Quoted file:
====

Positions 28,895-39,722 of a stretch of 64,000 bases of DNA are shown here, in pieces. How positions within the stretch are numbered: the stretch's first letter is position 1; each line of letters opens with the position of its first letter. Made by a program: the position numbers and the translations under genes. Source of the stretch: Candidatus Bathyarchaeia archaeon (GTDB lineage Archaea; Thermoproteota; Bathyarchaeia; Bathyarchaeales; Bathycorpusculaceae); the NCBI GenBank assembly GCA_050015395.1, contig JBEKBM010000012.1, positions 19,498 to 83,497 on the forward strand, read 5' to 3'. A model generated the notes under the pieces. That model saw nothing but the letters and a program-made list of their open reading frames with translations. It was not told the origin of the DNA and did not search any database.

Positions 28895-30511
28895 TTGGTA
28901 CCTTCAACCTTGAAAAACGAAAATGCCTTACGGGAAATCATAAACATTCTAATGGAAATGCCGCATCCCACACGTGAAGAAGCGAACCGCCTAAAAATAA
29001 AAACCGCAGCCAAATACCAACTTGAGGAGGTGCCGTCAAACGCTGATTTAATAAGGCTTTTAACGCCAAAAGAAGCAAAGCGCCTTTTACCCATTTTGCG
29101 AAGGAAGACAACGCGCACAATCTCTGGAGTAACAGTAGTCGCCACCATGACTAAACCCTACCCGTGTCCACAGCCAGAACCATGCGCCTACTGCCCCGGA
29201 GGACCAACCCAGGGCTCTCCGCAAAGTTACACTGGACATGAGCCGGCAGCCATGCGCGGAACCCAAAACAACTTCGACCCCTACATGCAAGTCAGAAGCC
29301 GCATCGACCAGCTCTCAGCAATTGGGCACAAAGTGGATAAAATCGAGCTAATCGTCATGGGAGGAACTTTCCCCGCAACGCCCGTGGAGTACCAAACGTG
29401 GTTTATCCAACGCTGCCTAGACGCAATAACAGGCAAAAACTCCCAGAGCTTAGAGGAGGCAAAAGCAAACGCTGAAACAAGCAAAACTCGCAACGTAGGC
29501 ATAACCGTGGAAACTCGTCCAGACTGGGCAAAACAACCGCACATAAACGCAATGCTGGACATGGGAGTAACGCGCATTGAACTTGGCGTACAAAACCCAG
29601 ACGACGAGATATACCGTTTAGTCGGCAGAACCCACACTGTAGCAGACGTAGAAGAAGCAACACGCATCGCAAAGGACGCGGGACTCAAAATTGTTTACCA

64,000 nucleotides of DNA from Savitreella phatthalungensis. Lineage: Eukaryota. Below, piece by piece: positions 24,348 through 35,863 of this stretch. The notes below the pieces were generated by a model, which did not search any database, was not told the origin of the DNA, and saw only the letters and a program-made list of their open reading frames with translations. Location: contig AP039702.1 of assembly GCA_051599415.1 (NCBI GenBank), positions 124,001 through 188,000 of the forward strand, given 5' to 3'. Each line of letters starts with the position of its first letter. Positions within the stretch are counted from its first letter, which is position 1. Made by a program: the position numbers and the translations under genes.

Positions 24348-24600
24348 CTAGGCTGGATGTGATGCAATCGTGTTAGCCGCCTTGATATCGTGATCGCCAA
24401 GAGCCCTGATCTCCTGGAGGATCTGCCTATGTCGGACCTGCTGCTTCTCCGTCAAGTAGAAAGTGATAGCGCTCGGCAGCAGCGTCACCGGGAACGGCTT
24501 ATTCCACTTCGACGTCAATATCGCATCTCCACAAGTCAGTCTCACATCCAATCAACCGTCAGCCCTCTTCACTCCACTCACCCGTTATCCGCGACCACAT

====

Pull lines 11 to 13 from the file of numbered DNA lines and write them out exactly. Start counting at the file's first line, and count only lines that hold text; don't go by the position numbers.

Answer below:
29601 ACGACGAGATATACCGTTTAGTCGGCAGAACCCACACTGTAGCAGACGTAGAAGAAGCAACACGCATCGCAAAGGACGCGGGACTCAAAATTGTTTACCA

64,000 nucleotides of DNA from Savitreella phatthalungensis. Lineage: Eukaryota. Below, piece by piece: positions 24,348 through 35,863 of this stretch. The notes below the pieces were generated by a model, which did not search any database, was not told the origin of the DNA, and saw only the letters and a program-made list of their open reading frames with translations. Location: contig AP039702.1 of assembly GCA_051599415.1 (NCBI GenBank), positions 124,001 through 188,000 of the forward strand, given 5' to 3'. Each line of letters starts with the position of its first letter. Positions within the stretch are counted from its first letter, which is position 1. Made by a program: the position numbers and the translations under genes.

Positions 24348-24600